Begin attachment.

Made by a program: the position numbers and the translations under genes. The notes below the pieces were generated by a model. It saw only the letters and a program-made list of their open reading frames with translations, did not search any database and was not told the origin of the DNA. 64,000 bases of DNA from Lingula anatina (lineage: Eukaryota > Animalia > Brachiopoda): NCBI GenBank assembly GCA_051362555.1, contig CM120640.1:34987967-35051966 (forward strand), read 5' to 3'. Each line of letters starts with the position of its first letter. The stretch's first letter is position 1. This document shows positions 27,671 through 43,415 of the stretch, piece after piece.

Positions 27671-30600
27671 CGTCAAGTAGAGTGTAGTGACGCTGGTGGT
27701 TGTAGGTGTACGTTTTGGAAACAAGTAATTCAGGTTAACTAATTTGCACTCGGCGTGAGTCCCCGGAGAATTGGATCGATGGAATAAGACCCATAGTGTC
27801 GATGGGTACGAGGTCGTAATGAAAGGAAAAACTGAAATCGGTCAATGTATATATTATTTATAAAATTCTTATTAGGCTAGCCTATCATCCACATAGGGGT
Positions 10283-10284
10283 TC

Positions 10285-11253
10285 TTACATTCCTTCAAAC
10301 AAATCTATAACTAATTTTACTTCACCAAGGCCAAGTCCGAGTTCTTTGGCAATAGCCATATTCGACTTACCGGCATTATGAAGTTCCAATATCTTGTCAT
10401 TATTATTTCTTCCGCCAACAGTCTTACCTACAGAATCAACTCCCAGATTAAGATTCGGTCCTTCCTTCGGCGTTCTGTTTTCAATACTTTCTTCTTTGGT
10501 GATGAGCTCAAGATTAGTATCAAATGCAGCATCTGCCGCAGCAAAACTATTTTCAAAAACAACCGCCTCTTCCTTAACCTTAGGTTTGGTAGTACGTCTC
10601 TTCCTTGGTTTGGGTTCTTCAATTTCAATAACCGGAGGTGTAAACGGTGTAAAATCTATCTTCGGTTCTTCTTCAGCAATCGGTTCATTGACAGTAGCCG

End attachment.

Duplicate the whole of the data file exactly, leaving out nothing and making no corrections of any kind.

Made by a program: the position numbers and the translations under genes. The notes below the pieces were generated by a model. It saw only the letters and a program-made list of their open reading frames with translations, did not search any database and was not told the origin of the DNA. 64,000 bases of DNA from Lingula anatina (lineage: Eukaryota > Animalia > Brachiopoda): NCBI GenBank assembly GCA_051362555.1, contig CM120640.1:34987967-35051966 (forward strand), read 5' to 3'. Each line of letters starts with the position of its first letter. The stretch's first letter is position 1. This document shows positions 27,671 through 43,415 of the stretch, piece after piece.

Positions 27671-30600
27671 CGTCAAGTAGAGTGTAGTGACGCTGGTGGT
27701 TGTAGGTGTACGTTTTGGAAACAAGTAATTCAGGTTAACTAATTTGCACTCGGCGTGAGTCCCCGGAGAATTGGATCGATGGAATAAGACCCATAGTGTC
27801 GATGGGTACGAGGTCGTAATGAAAGGAAAAACTGAAATCGGTCAATGTATATATTATTTATAAAATTCTTATTAGGCTAGCCTATCATCCACATAGGGGT
Positions 10283-10284
10283 TC

Positions 10285-11253
10285 TTACATTCCTTCAAAC
10301 AAATCTATAACTAATTTTACTTCACCAAGGCCAAGTCCGAGTTCTTTGGCAATAGCCATATTCGACTTACCGGCATTATGAAGTTCCAATATCTTGTCAT
10401 TATTATTTCTTCCGCCAACAGTCTTACCTACAGAATCAACTCCCAGATTAAGATTCGGTCCTTCCTTCGGCGTTCTGTTTTCAATACTTTCTTCTTTGGT
10501 GATGAGCTCAAGATTAGTATCAAATGCAGCATCTGCCGCAGCAAAACTATTTTCAAAAACAACCGCCTCTTCCTTAACCTTAGGTTTGGTAGTACGTCTC
10601 TTCCTTGGTTTGGGTTCTTCAATTTCAATAACCGGAGGTGTAAACGGTGTAAAATCTATCTTCGGTTCTTCTTCAGCAATCGGTTCATTGACAGTAGCCG